Recipe by sandesnow
4 simple ingredients make up this rustic but flavourful, lovely bread. It has been said that only these 4 ingredients are allowed in order to make this a True French bread. Of course this recipe can be used for both your larger French Breads as well as the Baguette.
Top Review by jenwnatgeo
I love this recipe but usually find that the first phase has some trouble with the flour:water ratio (usually ends up being too sticky, even for French bread). Can someone please post ingredient weights? I always prefer to weigh vs scoop, so would greatly appreciate any insight. Thanks.
- 4 cups flour, plus flour for your kneading surface (Bread Flour or AP Flour works well.)
- 1 tablespoon yeast
- 1 tablespoon salt
- 1 1⁄2-2 cups luke warm water
- 1⁄2 cup water, for oven
Directions See How It's Made
- 1) In a small bowl, proof 1 T. Yeast with 1/2 cup Luke warm water. Set aside.
- 2)In a Large Bowl, mix well 4 C Flour and 1 T. salt. (to prevent the yeast coming in direct contact with the salt.).
- 3) Pour Yeast mix into the Flour mix, Using a wooden spoon, stir, add an additional 1 to 1 1/2 C Luke warm water until a dough forms and pulls away from the sides of the bowl. (doesn't take long for this to happen and the dough forms a clumpy mass.).
- 4)Lightly flour your work surface, and dump out to knead. Knead for about 1-2 minutes, or until you get a recognizable ball. (this is not your main Kneading point, so don't fuss over it!) Let the dough now rest while you clean up your bowl you will now use to let the dough ferment inches (about 5-6 minutes rest time).
- 5) Once your bowl is clean and dry (wiped clean) You now will need to start the Kneading process. Here, there are two methods you can take Fast, or Slow. What is the difference between the two? Texture/Crumb.
- Method 1: Fast- Knead your usual way by doing quarter turns for 3-8 minutes, forming a nice elastic and smooth ball. Place Ball in your Large bowl and cover with Plastic. Let Rise for 90-120 minutes.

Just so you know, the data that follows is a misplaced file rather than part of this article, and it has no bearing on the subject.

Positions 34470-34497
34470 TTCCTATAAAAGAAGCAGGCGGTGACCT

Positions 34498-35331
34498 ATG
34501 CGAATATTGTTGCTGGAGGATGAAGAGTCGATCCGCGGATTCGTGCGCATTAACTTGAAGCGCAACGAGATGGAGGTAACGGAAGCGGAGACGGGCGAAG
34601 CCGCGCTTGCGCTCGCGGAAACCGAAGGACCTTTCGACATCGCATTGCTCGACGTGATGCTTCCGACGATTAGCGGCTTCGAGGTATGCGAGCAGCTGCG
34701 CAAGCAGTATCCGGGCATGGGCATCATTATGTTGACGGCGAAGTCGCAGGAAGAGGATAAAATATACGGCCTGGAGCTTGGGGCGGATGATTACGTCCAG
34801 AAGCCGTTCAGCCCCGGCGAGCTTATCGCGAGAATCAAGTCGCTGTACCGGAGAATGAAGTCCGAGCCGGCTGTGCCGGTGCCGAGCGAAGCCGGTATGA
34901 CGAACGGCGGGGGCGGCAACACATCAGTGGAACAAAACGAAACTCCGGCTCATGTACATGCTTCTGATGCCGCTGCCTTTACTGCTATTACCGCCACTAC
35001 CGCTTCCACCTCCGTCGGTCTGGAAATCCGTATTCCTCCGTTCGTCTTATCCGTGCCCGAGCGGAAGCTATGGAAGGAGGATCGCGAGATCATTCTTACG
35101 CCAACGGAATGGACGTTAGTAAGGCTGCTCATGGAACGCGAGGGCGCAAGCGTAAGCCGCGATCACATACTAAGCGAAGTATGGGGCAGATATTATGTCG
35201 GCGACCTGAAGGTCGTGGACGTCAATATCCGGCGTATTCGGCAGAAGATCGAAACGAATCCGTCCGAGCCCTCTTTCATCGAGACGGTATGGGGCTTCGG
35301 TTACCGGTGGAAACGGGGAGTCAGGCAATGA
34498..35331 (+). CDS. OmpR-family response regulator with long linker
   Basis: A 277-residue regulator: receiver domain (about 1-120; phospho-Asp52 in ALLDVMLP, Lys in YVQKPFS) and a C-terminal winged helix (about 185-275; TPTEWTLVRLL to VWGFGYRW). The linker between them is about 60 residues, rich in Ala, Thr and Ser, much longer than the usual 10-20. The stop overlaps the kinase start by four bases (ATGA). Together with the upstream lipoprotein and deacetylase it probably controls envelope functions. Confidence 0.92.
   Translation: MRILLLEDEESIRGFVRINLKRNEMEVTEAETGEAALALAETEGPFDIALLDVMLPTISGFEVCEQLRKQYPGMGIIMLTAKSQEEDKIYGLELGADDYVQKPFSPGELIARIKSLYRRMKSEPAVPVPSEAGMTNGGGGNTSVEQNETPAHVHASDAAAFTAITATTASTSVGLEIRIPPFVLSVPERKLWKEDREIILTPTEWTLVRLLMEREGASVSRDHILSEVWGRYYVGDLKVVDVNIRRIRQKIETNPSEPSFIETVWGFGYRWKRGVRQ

- Method 2: Slow/Slap Bench: Begin to knead your dough, but this technique will be somewhat different than your typical quarter turn kneading. With this, the dough is flattened out slightly, then roughly fold dough into a single book fold ((Fold onto the second third and last third onto the second third)), held at one end (dough shape will be oblong) and slapped down on the work surface. Refolded and repeated about 850 times. YES 850! lol Once this is accomplished, dough is rounded into a ball and placed within the bowl to rise. 90-120 minutes, covered with plastic. (while this sounds outlandish, this is the traditional method and the texture is UN-BE-Leavable.) I also find that this method is less tiresome than normal kneading.
- 6) Now that the dough has fermented, we can begin to form our loaves. Turn Dough out onto your kneading surface and flatten with your hands (by a smacking action) expelling all the gasses out of the dough. Divide into two equal parts. Round each piece into a ball, Rest for 5 minutes.
- 7)Prepare a Couche (A couche can be made by using a piece of linen or Towel, non-terry-cloth usually a little bigger than a tea-towel, which has had flour generously smoothed into the fabric to fill any creases and crevices of the towel used.) Set up your towel up to cradle your loaves. (This step isn't needed, but it helps to support the dough as it rises and gives a less flat result.).
- 8)Taking one portion, flatten out with your hands expelling all gasses. Take the top and fold down 2/3rds onto the dough, using the heal of your hand, seal the dough onto itself. Repeat fold and seal again. Fold down once more, but fold down to the bottom this time, sealing the top to the bottom.
- 9)Lastly, taper off the ends of the dough by rolling your hands at the ends lighly with a bit of pressure to form a classic French Bread look. (at this point you can continue to roll your hands down the length of the dough to make a baguette rather than taper the ends).
- 10) Place your dough seal side down onto your couche, leaving a bit of space for the loaves to expand between the two, yet still giving it support.
- 11) Gash 3 cuts into the top of the loaves. Cover with the rest of the towel and Let rise an hour.
- 12) Gently peal the couche back from the loaves and GENTLY place them on either a baking sheet or a (lightly floured) paddle for placing onto baking stone. (Many would be tempted to use corn meal to prevent sticking, but that then takes it out of the 4 Ingredient Rule, making it untraditional French Bread.) You do not want to be rough, as you don't want them to deflate.
- 13) Brush the tops of the risen dough with cool water using a pastry brush.
- 14) Cooking: Toss 1/2 Cup water into the bottom of the Hot Preheated Oven 425 (Beware! Steam is HOT! BE CAREFUL) Place loaves in the oven and close. Turn the oven down to 350 and bake for 28-30 minutes.
- 15) Bread is done when the bottoms sound hollow when tapped and the loaves are a rich almost dark golden colour.
- 16) For more information on the extensive technique used: Google French Bread Julia Child and view video's available. (Danielle Forestier).